- it was a result of your negligence (a breach of your duty of care to protect people)
- the claimant has suffered death, injury or financial loss.
The most likely source of claims will come from your employees, as generally, they should find it easier to link their catching of the virus to your business, although at present, it is not clear what level of proof will be required for claims to be successful.
The obvious problem is that so much relating to COVID-19 is unknown with the science and recommended safety measures changing all the time. It is also unclear how far liability will go, i.e. could you be held responsible if an employee infects a family member?
The main concern will be what ‘reasonably practicable’ measures actually means should cases come to court and there is always the suspicion that by the time legal cases are brought the ‘benefit of hindsight’ will be applied retrospectively and some employers measures will be deemed insufficient.
No doubt a few test cases will be needed before we know more but unfortunately the scene does seem set for ambulance chasing lawyers advertising ‘did you catch COVID-19 at work’, so the need to undertake risk assessments and document everything is vital to defend claims.
Employment Disputes – Legal Expenses Insurance
Hopefully, claims relating to death or injury from coronavirus will be a rarity, however, it is likely that many firms will have difficulties or disputes with staff arising from coronavirus ranging from furloughing, redundancy, a reluctance to return to work or the introduction of new working practices and changes to contracts.
You may have a Legal Expenses or Employment Practices Liability policy in place to meet the legal costs of defending employment disputes and pay compensation should your defence be unsuccessful.
Some commercial combined or package policies also include legal expenses cover, either as part of the package or an optional extra. Generally, these are low-cost options where cover is not as wide as standalone policies, but they will usually include cover for Employment disputes (although the types of disputes covered may be more restrictive) for legal defence costs.
However, most Legal Expenses policies are subject to a range of conditions that can include early notification of potential claims and taking advice from a legal helpline either before starting an action against an employee or responding to an allegation. The exact conditions will vary from policy to policy, but please check them in advance (where possible) or when you are first aware of a dispute.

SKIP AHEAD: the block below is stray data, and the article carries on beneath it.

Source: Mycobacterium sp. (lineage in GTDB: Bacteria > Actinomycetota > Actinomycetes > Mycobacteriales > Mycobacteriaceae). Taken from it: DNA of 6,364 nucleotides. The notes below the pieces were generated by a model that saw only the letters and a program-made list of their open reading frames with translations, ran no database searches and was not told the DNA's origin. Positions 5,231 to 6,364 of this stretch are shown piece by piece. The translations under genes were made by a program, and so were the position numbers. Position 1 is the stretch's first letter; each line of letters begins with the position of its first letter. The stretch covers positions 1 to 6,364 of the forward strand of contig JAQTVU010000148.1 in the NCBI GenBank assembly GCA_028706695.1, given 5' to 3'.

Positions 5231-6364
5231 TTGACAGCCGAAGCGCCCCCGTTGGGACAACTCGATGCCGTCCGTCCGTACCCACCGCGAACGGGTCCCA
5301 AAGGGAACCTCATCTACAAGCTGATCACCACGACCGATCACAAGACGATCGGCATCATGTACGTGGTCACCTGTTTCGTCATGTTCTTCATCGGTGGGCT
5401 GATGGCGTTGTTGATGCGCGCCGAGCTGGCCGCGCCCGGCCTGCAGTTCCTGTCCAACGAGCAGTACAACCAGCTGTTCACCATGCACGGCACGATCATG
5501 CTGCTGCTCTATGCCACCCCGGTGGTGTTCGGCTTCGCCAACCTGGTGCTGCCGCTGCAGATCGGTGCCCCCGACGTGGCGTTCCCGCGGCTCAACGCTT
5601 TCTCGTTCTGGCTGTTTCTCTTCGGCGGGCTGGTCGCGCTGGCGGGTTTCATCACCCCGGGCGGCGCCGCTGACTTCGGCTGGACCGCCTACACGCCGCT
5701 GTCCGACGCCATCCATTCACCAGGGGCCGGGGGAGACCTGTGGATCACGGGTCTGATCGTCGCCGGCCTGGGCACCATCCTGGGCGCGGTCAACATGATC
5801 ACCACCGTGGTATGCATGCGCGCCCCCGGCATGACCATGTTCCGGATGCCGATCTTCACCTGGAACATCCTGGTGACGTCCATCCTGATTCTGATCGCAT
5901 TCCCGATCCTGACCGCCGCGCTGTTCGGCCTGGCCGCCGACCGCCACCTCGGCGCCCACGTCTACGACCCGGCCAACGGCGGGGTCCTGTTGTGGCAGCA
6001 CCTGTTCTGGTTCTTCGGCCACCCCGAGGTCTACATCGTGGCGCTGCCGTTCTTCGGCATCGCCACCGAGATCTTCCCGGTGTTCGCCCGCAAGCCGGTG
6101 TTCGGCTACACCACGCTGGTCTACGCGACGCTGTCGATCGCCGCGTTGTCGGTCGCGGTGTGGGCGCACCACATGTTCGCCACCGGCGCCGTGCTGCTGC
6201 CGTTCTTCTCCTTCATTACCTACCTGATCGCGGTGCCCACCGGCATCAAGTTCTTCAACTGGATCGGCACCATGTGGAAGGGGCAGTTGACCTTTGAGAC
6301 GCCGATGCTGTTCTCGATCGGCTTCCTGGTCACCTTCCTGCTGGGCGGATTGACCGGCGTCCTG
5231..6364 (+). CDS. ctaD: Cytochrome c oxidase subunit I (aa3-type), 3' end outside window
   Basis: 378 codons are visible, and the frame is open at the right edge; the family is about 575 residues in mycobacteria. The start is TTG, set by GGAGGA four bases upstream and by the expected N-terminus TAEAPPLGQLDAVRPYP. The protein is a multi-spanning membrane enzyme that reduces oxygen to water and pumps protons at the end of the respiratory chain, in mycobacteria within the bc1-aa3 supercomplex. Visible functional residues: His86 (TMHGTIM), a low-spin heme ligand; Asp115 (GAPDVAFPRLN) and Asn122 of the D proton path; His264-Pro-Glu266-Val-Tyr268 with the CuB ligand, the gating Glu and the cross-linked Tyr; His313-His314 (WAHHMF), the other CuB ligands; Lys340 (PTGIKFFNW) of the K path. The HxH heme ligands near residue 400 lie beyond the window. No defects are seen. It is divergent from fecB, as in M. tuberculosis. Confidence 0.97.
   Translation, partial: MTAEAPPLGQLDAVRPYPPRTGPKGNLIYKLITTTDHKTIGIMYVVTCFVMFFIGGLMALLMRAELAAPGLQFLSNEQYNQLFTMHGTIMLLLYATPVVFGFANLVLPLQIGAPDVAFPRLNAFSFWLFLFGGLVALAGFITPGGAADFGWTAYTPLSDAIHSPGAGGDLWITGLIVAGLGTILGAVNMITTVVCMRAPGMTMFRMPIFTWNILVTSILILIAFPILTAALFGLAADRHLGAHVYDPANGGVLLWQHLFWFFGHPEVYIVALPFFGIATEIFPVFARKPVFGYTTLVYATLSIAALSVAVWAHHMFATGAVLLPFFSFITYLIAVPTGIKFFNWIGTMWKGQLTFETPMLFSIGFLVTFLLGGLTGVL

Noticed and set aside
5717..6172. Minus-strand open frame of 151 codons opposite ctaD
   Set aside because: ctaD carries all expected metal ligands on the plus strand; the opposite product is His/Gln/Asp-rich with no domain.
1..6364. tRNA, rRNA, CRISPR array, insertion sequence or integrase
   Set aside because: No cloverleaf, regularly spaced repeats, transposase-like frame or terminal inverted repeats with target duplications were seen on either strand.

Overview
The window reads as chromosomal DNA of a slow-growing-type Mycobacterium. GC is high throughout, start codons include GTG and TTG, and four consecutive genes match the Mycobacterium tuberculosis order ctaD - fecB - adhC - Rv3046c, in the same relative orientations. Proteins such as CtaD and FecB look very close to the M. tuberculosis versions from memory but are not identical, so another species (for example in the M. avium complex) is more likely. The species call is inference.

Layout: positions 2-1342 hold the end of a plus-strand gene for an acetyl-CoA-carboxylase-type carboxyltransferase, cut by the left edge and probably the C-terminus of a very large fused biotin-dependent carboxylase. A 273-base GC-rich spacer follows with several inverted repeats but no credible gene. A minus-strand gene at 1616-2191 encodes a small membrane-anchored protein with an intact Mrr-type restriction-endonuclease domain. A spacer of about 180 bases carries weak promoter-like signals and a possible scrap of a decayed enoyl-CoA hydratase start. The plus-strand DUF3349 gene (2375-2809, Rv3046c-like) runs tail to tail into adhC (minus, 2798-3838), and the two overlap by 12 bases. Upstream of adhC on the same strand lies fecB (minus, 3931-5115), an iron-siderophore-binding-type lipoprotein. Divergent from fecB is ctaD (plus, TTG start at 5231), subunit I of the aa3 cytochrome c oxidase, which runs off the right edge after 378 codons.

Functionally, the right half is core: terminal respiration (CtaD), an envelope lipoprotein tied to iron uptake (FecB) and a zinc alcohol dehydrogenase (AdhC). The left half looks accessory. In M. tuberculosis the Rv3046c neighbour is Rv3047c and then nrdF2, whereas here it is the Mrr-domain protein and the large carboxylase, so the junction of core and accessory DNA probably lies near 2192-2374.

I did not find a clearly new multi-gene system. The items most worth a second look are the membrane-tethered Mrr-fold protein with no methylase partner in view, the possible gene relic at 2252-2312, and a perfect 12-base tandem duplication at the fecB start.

Please also note that free legal advice is often available as part of commercial insurance policies. All Legal Expenses policies will provide a free legal helpline for advice, as will many other commercial policies, even if Legal Expenses cover is not included.
As explained in our earlier updates, other than travel and liability insurances there is very little insurance cover for pandemics. The wordings of some policies that do potentially provide cover, particularly those for Business Interruption, are subject to dispute and the Financial Conduct Authority (FCA) is taking the unprecedented step of testing many of the key issues relating to the policy wordings in court. In view of the uncertainty surrounding some policies, most insurers are changing their wordings to make their intentions clear about cover for pandemics and specifically COVID-19. The changes apply as policies fall due for renewal.
As is often the case when a risk emerges with global consequences, (cyber and terrorism are other examples), insurers tend to apply exclusions to mainstream policies and cover then becomes available from specialist insurers. In the case of coronavirus and particularly for Business Interruption, it is more a case of reinforcing the exclusion of cover, but we are seeing changes to a number of classes of insurance. A summary of the main classes of insurance is as follows.
Business Interruption – full exclusion
Employers Liability – no exclusion
Marine/Transit – full exclusion
Property/Material Damage – full exclusion
Public/Products Liability – A few insurers are applying exclusions or restrictions, particularly in high risk sectors such as the care sector and we will ensure that any restriction or exclusion is brought to your attention and offer alternatives with COVID-19 cover where possible.